SODDING - Knowledgebase Question

WINTER HAVEN, Fl
Question by DIP1050
March 28, 2010
LIKE MOST IN FLORIDA I HAVE LOST SOD TO THE FREEZE. I HAVE TURNED OVER THE SOIL AND NOW WANT YOUR ADVICE AS TO THE NEXT STEP IN PREPARING SOIL FOR THE SOD. FERTILIZE,SPRAY FOR WEEDS OR FUNGUS. JUST WHAT DO I DO NEXT. I LIVE IN CENTRAL FL AND PLAN ON SODDING WITH ST. AUGUSTINE. I ALSO REQUEST YOUR HELP AS TO WHAT TYPE OF ST. AUGUSTINE. THE AREA IS A SHADED AERA. THANKING YOU IN ADVANCE,
DAVID


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Answer from NGA
March 28, 2010

0

I think you're off to a good start. Here's what I would do:


Start by removing the old lawn and/or weeds. One way to accomplish this is by digging them out with a flat-bladed shovel (make sure you get the roots). Another method is to apply an herbicide such as Round Up or Weed B Gon. Before proceeding further, have your soil pH tested. Most lawn grasses prefer a pH of 6.0 to 7.5. If the test reveals that you need to adjust the pH, now's the time to do it. Spread a starter fertilizer over the now-loosened soil. This type of fertilizer is high in phosphorus, the middle number in the NPK sequence on a fertilizer bag. Also spread a soil conditioner over the soil. "Soil conditioner" is often what it's called at the store, but if you have a good supply of compost at home, it will serve just as well as a soil amendment. Using a rototiller (usually can be rented from your local rental center), till the starter fertilizer and soil conditioner (or equivalent) into the soil. I know this seems like a lot of work, but good soil preparation is one key in seeding lawns successfully.

Now rake the soil to begin to level it out, removing any rocks and debris that you find. To avoid problems with excess water-runoff, make sure that any site grading you do allows water to flow away from your house. This next step requires a roller. Rollers, like tillers, can be rented from your local rental center. Fill the roller's drum with water, then use the roller to finish leveling the soil. Water the soil lightly.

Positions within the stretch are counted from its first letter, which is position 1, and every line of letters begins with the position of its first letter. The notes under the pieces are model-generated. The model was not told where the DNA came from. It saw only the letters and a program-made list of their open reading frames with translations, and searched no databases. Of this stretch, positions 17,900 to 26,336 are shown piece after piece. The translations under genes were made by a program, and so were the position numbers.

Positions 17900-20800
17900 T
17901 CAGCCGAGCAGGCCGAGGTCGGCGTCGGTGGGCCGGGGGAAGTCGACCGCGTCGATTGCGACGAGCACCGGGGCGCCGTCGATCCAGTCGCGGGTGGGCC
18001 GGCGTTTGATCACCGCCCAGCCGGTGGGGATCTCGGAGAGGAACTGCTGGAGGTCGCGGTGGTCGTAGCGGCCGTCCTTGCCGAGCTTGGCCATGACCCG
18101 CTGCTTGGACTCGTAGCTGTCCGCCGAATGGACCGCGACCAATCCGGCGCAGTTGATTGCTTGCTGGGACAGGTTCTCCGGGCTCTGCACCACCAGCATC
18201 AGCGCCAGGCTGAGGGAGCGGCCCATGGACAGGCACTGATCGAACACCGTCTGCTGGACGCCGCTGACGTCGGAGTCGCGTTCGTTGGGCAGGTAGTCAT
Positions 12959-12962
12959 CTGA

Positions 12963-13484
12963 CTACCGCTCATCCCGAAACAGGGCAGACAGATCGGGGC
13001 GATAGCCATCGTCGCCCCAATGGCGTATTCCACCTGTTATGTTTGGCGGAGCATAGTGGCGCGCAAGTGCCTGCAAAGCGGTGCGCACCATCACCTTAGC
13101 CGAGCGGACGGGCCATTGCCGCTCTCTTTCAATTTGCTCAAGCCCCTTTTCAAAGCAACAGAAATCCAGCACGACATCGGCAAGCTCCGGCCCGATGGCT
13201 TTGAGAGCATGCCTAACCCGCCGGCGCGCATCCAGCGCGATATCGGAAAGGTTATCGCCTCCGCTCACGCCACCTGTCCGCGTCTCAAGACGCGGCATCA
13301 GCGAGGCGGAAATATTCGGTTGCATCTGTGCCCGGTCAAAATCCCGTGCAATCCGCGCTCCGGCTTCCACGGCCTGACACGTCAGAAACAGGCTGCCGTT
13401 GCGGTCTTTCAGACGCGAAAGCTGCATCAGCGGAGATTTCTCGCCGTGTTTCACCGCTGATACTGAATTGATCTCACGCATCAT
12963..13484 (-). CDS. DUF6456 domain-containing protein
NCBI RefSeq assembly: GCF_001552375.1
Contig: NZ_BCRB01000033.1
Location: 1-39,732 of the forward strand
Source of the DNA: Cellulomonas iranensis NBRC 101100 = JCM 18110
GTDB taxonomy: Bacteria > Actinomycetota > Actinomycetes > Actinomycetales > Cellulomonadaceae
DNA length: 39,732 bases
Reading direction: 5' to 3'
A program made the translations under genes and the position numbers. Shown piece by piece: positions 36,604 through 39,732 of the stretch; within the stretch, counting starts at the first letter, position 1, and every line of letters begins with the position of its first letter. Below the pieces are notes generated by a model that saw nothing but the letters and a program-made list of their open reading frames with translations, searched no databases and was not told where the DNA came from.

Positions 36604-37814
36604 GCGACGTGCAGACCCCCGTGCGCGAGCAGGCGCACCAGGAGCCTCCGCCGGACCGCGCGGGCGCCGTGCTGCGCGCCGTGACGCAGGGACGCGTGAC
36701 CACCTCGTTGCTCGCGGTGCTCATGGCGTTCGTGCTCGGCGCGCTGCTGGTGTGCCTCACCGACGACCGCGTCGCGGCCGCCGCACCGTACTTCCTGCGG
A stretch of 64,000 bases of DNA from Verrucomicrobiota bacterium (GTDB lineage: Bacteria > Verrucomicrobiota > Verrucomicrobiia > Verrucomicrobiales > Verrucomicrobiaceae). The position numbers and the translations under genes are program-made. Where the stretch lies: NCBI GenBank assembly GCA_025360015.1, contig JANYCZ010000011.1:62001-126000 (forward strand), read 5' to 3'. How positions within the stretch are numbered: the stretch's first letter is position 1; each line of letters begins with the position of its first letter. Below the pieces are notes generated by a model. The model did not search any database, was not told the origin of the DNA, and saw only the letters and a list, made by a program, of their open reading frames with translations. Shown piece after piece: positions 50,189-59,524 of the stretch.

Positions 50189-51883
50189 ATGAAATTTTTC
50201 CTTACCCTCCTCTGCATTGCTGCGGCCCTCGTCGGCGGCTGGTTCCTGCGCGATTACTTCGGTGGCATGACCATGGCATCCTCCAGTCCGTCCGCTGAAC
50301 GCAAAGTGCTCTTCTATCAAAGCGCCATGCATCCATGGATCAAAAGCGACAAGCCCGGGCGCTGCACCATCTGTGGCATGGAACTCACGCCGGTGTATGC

You're ready to lay the sod. Once it's down, use the roller again to make sure the sod is making good contact with the soil.

There are several St. Augustine cultivars to consider, but the two with the best characteristics include: 'Floratam' is an improved St. Augustinegrass that was released jointly in 1973 by the University of Florida and Texas A & M. 'Floratam' is the most widely produced and used St. Augustinegrass in Florida. It is a coarse-textured cultivar that has poor cold and shade tolerance relative to other St. Augustinegrass cultivars. It will not persist well in environments that receive less than 6 hours of sunlight daily. It grows vigorously in warm weather, but has a relatively long period of dormancy in north Florida and greens up more slowly in the spring than some cultivars. When first released, it had UF-documented chinch bug resistance, although that has largely been lost over time and chinch bugs are now a major pest of 'Floratam'. It is also susceptible to gray leaf spot and other diseases. 'Floratam' is intolerant of atrazine herbicides when temperatures are above 85?F. It is a ?standard? cultivar and should be mowed at 3.5 to 4 inches.

'Amerishade' is a true ?dwarf? cultivar of St. Augustinegrass, with a very slow and prostrate growth habit and a lower mowing height (1.5 to 2 inches) than standard cultivars. Its mowing frequency is less than those of most other St. Augustinegrass cultivars, with research showing that it can go for just over two weeks even in the summer months before needing mowing. Like the other dwarfs, it has an increased tendency to produce thatch and is very susceptible to disease. It does not perform well in the northern parts of the state and can experience winterkill during cold years. Due to its slow growth habit, it also has greater difficulty recovering from damage or injury in comparison to other St. Augustinegrass cultivars. It maintains a deep green color and has good shade tolerance.

Best wishes with your lawn.

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